Green Chile Pork Posole

img_01731Originally from Mexico, Posole has crossed borders and is incredibly popular in the southwest US. In fact, many New Mexicans eat posole on Christmas Eve as a ceremonial dish for celebrating life’s blessings.

Although, it doesn’t need to be a holiday to prepare this robust stew. The dish has many variations – red tomatoes vs. tomatillos, chicken vs. pork. But no matter which way you make it, it will be filled with rich Mexican flavors.

This recipe originally comes from Utah’s Red Mountain Resort & Spa, as written about in Bon Appetit. The recipe takes about 1.5 hours and I suggest you don’t try to skimp on the one hour of simmer time included – it really helps blend and reduce the flavors. There is only about 30 minutes of prep since the rest is simmering, so I even made it on a Monday night. It is very easy and full of flavor.

I know posole is also made with red tomatoes, but I suggest sticking with the tomatillos on this one. Their tangy twist give the stew a true depth of flavor.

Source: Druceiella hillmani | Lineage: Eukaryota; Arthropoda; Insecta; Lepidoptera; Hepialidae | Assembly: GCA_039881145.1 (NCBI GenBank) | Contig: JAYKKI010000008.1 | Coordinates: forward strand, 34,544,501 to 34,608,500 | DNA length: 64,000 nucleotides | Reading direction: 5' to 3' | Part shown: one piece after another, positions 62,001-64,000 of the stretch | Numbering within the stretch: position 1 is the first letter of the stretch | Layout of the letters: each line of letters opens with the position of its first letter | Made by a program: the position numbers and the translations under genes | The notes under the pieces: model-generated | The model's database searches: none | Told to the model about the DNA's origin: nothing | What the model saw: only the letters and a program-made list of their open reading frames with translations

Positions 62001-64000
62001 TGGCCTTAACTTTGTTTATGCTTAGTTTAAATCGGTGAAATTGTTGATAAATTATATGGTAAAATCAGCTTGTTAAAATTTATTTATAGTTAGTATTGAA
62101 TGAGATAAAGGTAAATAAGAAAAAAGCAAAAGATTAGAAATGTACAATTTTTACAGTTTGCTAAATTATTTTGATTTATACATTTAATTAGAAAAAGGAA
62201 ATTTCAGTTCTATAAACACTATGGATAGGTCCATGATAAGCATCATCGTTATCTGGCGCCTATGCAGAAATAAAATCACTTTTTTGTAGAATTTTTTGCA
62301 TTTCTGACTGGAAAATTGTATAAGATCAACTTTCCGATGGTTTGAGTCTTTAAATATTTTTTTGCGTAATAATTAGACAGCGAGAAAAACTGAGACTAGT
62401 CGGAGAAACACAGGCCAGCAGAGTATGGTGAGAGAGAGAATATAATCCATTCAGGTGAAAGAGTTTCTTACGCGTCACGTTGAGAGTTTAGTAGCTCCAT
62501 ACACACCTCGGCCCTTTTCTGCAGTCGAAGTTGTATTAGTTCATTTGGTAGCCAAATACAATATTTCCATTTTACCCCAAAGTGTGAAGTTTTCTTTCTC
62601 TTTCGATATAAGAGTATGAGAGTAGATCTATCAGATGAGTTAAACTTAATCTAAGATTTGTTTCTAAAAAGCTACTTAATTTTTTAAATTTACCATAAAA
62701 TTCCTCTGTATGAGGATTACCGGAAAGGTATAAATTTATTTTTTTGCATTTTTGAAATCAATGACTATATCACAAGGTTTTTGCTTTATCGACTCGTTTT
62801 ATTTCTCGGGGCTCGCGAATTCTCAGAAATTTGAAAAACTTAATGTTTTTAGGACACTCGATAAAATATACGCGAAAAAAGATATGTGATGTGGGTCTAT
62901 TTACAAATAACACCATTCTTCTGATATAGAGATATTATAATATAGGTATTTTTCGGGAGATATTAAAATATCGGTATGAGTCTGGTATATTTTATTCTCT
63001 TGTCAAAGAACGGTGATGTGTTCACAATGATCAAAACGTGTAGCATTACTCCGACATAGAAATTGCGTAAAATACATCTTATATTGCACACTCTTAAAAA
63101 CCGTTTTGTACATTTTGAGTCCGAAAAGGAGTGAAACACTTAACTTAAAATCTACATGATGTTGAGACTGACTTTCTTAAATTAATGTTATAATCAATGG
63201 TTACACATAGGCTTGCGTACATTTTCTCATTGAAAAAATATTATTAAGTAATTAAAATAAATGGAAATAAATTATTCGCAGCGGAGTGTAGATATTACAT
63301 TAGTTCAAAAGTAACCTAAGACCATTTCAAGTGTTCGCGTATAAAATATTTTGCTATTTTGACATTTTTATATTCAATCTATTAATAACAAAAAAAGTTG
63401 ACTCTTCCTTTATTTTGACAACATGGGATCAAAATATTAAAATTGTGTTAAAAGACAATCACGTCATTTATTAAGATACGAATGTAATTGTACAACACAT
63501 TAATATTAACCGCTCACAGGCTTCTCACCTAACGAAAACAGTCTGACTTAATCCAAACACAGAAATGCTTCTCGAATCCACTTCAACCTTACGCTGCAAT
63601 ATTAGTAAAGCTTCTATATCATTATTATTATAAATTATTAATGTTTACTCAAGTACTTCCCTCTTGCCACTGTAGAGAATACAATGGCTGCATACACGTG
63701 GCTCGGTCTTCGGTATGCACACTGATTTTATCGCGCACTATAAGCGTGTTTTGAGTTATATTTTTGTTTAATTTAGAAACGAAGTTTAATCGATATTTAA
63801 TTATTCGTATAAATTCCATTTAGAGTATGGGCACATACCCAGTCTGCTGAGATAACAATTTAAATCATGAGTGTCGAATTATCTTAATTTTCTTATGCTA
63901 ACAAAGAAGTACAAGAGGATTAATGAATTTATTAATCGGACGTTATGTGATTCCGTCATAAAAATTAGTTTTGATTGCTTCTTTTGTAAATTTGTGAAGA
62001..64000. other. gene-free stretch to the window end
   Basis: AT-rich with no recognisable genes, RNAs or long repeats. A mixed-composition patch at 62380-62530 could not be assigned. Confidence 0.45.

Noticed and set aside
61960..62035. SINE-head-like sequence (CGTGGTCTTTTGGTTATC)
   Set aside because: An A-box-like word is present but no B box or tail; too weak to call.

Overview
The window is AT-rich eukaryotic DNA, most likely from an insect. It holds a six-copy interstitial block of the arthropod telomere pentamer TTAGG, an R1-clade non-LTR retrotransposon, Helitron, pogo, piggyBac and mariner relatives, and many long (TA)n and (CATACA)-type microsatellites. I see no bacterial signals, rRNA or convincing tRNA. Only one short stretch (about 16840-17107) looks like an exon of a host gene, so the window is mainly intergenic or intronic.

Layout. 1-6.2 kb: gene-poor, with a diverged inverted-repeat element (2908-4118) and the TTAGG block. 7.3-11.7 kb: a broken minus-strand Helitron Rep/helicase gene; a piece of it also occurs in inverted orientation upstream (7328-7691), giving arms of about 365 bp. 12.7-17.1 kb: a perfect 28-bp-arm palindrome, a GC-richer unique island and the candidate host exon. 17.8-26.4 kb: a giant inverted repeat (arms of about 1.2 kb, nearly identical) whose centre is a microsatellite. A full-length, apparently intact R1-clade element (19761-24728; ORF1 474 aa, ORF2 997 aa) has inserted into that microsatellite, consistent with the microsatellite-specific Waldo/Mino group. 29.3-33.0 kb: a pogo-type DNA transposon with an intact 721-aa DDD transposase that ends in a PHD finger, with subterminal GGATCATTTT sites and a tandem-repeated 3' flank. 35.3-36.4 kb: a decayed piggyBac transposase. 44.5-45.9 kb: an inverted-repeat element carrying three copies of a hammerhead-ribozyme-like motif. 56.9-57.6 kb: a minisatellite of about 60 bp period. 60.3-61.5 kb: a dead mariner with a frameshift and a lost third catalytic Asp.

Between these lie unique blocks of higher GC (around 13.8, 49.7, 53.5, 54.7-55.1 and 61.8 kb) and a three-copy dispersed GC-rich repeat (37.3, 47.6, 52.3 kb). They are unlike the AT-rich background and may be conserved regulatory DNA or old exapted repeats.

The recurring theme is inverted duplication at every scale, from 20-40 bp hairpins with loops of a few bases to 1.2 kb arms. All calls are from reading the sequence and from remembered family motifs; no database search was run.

4 Servings

1 tablespoon olive oil
2 cups chopped onion
1 cup chopped celery
4 garlic cloves, chopped
1 1-pound pork tenderloin, cut into 1/2-inch cubes
5 cups low-salt chicken broth
1 15-oz cans white or golden hominy, drained
12 ounces fresh tomatillos, husked, rinsed, coarsely chopped
2 7-oz cans diced mild green chiles, drained
4 teaspoons ground cumin
4 teaspoons chili powder
1/4 cup chopped fresh cilantro plus additional for garnish

Heat oil in heavy large pot over medium-high heat. Add onions, celery and garlic. Saute until soft, about 7 minutes. Sprinkle pork with salt and pepper. Add pork to pot; cook until no longer pink on outside, stirring often, about 3 minutes. Add 5 cups broth and next 5 ingredients. Bring to a boil, reduce heat to medium low, and simmer uncovered until meat is tender, broth is reduced to a thick sauce, and flavors blend, stirring occasionally, about 1 hour. Thin with additional broth, if desired. Stir in 1/4 cup cilantro. Season to taste with salt and pepper. Divide among bowls, sprinkle with additional cilantro and serve.

Starting to brown the pork...

Starting to brown the pork...

Husking the tomatillos

Husking the tomatillos


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